In my view as an outside observer (I have no connection to either the owners or the neighbors), the owners have gone far above and beyond what is necessary to ensure their home has minimal impact on the surrounding area, including making several design changes to their project to reduce its visual impact and working around as many of the existing trees as possible. Yes, they are removing ONE oak tree (not multiple trees, as this propaganda article falsely claims and that the CCC has continued to falsely claim for probably the past year) and encroaching on the root zones of several others — but, as required by California and LA County law, they have done an oak tree assessment and the County has done their own environmental assessment — and everyone except for Mr. Lynch agrees that the impact is not significant. Mr. Lynch HIMSELF parks his full-size pickup on the root zones of one of the trees — on property that he does not own but that the owners are willing to let him continue to use.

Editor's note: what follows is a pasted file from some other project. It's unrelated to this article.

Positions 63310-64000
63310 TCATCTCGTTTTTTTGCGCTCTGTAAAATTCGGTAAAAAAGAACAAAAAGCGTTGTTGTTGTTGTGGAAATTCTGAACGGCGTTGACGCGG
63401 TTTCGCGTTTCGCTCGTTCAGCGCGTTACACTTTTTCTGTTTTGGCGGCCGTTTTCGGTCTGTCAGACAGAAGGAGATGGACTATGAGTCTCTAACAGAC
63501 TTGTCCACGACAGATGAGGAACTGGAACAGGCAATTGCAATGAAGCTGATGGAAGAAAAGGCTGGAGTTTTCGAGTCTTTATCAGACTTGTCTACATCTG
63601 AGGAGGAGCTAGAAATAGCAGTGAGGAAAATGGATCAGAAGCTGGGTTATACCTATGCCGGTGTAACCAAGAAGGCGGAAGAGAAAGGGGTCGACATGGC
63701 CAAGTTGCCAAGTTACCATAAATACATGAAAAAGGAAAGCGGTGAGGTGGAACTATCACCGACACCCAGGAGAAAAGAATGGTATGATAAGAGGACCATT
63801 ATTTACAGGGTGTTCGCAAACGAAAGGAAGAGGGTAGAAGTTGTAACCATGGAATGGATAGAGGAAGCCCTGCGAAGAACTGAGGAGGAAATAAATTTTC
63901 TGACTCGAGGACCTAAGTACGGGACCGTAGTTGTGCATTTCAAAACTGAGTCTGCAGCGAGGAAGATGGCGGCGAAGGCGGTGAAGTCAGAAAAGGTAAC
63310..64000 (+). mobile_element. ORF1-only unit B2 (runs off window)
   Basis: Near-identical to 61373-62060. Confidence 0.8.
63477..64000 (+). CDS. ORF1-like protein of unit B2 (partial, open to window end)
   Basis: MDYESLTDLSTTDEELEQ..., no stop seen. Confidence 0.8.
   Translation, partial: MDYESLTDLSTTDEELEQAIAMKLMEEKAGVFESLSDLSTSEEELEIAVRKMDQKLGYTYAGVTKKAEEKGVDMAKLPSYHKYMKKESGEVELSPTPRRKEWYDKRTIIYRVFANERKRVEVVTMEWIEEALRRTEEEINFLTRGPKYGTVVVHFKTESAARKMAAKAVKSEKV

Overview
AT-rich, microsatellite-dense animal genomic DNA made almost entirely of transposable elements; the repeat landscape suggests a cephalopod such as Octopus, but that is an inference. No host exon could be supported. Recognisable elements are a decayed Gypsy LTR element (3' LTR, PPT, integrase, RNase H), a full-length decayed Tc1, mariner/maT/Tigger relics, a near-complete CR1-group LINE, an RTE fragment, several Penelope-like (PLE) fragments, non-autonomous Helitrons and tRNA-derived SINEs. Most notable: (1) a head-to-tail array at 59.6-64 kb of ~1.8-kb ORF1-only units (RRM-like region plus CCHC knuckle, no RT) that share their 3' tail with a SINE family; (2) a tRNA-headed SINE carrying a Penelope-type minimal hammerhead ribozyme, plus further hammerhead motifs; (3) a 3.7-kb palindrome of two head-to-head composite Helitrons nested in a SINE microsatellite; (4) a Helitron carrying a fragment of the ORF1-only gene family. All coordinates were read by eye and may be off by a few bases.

Similarly the propaganda piece also misleadingly compares the proposed project’s 48 foot overall height to the neighboring houses maximum of 16 feet, making it sound like the new home will tower over its neighbors at three times their height — which, if you look at the plans, is clearly not the case.

        I suspect the real issue here isn’t protecting the hillside from development — it’s Mr. and Mrs. Lynch protecting the view from their house. Mrs. Lynch even admitted as much in the hearing on April 19, 2016, where she stated, “So, personally, I’m right next to the subject and I’m really enjoying the nature, open space. We purchased a small house with 180 degree of our view and it’s going to be the end if the subject has been developed, so that is my concern…”